LONG BEACH -- California State University trustees on Wednesday approved a plan to raise tuition 5% next year should a November tax measure fail and trigger deep funding cuts to the 23-campus system.
The Board of Trustees, meeting in Long Beach, voted 11 to 3 to approve the plan with faculty representative Bernadette Cheyne, student representative Jillian Ruddell and state Supt. of Public Instruction Tom Torlakson opposed. The board's finance committee had approved the revenue-raising plan Tuesday.
Beginning January 2013, annual undergraduate tuition at the systems 23 campuses would rise to $6,270, not including school-based fees, books and other costs.
A small group of student protesters attended the meeting, chanting "No Cuts, No Fees, Education Should be Free."
Trustees also approved a plan to increase per-unit costs for nonresident students by 7%, from $372 to $399.
Prop. 30 would raise billions of dollars to help close the states budget deficit by temporarily increasing sales levies and income taxes on high earners. Some of the revenues would be dedicated to K-12 schools and colleges.
If the measure passes, Cal State would forego the January hike and also roll back a 9% tuition hike that took effect this fall and was expected to raise $132 million in revenue. The system would have to refund tuition checks, grant tuition credit and recalculate financial aid packages for most of its 412,000 students.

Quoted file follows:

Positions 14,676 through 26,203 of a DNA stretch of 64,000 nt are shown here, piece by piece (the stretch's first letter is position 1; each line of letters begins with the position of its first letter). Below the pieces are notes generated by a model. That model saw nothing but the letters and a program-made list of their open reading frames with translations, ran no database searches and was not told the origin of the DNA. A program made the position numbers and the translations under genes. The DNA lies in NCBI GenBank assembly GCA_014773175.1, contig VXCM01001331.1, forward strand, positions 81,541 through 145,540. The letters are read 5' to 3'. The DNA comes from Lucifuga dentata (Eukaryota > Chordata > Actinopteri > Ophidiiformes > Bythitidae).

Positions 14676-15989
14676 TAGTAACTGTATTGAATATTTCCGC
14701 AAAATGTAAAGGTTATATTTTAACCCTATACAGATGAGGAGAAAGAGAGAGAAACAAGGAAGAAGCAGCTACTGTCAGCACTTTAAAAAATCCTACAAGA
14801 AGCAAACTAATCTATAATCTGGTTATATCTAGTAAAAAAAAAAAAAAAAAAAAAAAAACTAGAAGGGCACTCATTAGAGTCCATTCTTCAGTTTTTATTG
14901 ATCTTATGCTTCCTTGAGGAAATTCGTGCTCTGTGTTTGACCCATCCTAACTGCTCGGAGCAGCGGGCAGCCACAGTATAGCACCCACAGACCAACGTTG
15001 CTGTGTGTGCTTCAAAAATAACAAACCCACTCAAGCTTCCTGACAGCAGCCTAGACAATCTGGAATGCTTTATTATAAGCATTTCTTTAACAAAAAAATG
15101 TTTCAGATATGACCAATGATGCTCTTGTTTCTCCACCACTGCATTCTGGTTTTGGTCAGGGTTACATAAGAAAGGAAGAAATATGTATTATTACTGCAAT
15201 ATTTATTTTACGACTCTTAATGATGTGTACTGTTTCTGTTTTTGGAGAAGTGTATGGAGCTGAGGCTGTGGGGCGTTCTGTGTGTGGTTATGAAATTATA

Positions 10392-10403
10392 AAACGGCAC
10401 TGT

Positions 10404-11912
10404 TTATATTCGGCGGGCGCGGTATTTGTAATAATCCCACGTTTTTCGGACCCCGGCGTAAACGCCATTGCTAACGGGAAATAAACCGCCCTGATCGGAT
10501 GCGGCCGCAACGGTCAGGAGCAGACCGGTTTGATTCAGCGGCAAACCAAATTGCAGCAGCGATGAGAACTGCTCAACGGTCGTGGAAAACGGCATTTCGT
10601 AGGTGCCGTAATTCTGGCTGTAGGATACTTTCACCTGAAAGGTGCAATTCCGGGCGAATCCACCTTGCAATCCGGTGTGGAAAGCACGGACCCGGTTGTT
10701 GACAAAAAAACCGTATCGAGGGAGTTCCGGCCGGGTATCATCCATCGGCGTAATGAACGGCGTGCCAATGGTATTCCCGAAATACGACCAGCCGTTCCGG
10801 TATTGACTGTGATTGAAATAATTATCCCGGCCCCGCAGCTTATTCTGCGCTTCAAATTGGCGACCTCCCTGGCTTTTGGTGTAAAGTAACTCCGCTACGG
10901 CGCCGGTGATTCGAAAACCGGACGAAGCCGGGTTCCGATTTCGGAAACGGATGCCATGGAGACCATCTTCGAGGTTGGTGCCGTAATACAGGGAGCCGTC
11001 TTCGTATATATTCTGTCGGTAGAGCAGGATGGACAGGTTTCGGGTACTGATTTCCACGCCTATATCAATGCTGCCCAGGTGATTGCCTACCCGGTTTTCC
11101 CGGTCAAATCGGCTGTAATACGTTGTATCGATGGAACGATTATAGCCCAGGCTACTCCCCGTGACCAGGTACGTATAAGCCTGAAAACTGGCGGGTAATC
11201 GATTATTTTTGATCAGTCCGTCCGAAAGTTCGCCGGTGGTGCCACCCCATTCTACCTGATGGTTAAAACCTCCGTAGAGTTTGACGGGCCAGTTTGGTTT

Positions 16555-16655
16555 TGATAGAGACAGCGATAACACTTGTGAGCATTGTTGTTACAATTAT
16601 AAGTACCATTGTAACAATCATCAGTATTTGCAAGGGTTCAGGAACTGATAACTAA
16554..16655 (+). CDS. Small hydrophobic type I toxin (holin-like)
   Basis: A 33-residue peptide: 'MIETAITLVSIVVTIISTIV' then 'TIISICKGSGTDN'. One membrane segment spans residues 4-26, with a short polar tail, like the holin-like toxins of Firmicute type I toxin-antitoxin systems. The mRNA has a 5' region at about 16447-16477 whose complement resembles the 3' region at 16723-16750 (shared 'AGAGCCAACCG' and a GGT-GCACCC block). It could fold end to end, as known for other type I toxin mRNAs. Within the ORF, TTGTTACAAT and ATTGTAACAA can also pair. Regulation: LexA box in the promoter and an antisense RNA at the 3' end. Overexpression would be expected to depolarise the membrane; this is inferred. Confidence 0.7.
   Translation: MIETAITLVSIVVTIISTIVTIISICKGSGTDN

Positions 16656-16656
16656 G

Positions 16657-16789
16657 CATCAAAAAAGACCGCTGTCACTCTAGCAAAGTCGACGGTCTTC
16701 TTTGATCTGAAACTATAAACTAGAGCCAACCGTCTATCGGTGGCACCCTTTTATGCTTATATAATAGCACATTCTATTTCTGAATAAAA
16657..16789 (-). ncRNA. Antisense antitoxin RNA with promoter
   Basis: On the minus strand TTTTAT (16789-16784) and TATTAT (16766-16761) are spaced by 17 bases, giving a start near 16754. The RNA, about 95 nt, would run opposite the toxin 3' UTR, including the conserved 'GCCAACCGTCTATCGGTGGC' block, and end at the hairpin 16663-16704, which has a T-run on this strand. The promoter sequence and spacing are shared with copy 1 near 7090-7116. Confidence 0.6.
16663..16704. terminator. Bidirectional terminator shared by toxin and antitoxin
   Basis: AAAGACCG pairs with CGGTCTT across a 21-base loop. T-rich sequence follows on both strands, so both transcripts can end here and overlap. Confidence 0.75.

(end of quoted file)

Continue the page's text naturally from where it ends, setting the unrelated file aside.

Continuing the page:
But it would receive $125 million in state funding as part of next years budget as well $50 million this year in one-time revenues from an extended education reserve fund.
Cal State officials said a mid-year funding cut would devastate the system, with about 20,000 qualified students turned away, 5,500 class sections slashed and 1,500 faculty and staff reductions.
Officials are also proposing to increase per-unit costs for non-resident students 7%, to $399 from $372.
If Proposition 30 passes, Cal State would forego the January hike and also rescind the 9% tuition hike that took effect this fall and was expected to raise $132 million in revenue.
The system would have to refund tuition checks, grant tuition credit and recalculate financial aid packages for most of its 412,000 students.
The finance panel approved the measures by a vote of 6 to 1, with student trustee Jillian Ruddell opposed.
The full board of trustees is expected to approve the plan Wednesday.
The University of California regents last week held a brainstorming session to determine how that system would deal with a potential $375-million funding cut if the tax hike measure fails.
The regents also said a midyear tuition increase, possibly as much as 20%, or about $2,400, could be possible.
At the Cal State meeting, several speakers, including Lillian Taiz, president of the California Faculty Assn., spoke against the revenue-raising measures, arguing that other options to save costs and increase funds had not been exhausted.
Several students spoke against the fee hike, noting that it was particularly distressing as incoming campus presidents receive such perquisites as salary hikes, car allowances and in many cases state-funded housing.